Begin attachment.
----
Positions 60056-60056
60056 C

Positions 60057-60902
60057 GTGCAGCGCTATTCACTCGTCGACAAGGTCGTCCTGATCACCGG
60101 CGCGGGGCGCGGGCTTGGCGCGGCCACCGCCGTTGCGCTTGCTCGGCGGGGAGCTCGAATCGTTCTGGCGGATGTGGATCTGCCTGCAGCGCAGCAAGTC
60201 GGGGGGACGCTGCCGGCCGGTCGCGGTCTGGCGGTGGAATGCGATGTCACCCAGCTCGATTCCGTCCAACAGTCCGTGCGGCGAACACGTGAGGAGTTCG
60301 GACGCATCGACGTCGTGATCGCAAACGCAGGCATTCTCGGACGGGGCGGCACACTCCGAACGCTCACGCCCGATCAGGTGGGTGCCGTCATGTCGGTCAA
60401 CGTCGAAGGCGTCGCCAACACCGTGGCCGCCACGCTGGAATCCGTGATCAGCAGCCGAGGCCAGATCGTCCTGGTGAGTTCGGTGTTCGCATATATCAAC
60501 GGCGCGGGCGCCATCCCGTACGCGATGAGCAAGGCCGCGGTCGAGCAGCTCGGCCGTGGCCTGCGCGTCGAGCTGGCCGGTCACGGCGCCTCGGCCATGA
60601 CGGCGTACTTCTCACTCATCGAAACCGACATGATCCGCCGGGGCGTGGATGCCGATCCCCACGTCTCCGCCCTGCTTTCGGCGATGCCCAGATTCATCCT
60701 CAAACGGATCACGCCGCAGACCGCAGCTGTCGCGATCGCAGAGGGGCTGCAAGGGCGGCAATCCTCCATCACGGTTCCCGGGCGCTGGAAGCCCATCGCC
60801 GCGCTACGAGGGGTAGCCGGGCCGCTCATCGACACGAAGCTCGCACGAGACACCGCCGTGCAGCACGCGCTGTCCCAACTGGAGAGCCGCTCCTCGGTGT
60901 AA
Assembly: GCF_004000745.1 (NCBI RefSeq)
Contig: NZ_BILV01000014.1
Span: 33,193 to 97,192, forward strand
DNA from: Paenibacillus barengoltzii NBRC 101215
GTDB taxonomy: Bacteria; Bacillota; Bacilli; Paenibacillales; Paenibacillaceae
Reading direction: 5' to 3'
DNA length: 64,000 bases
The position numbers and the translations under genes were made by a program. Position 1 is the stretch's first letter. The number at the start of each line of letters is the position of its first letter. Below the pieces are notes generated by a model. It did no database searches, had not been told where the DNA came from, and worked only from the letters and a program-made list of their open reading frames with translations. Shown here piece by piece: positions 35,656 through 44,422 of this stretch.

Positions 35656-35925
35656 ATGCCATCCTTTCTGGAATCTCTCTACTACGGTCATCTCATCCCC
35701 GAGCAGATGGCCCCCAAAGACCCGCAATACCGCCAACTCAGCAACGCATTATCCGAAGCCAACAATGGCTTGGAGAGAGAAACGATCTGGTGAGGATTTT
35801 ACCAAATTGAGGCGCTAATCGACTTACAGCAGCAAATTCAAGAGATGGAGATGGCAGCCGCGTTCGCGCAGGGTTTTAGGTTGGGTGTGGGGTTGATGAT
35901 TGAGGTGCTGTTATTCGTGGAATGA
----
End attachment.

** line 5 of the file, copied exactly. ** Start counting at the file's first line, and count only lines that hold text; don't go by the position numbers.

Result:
60101 CGCGGGGCGCGGGCTTGGCGCGGCCACCGCCGTTGCGCTTGCTCGGCGGGGAGCTCGAATCGTTCTGGCGGATGTGGATCTGCCTGCAGCGCAGCAAGTC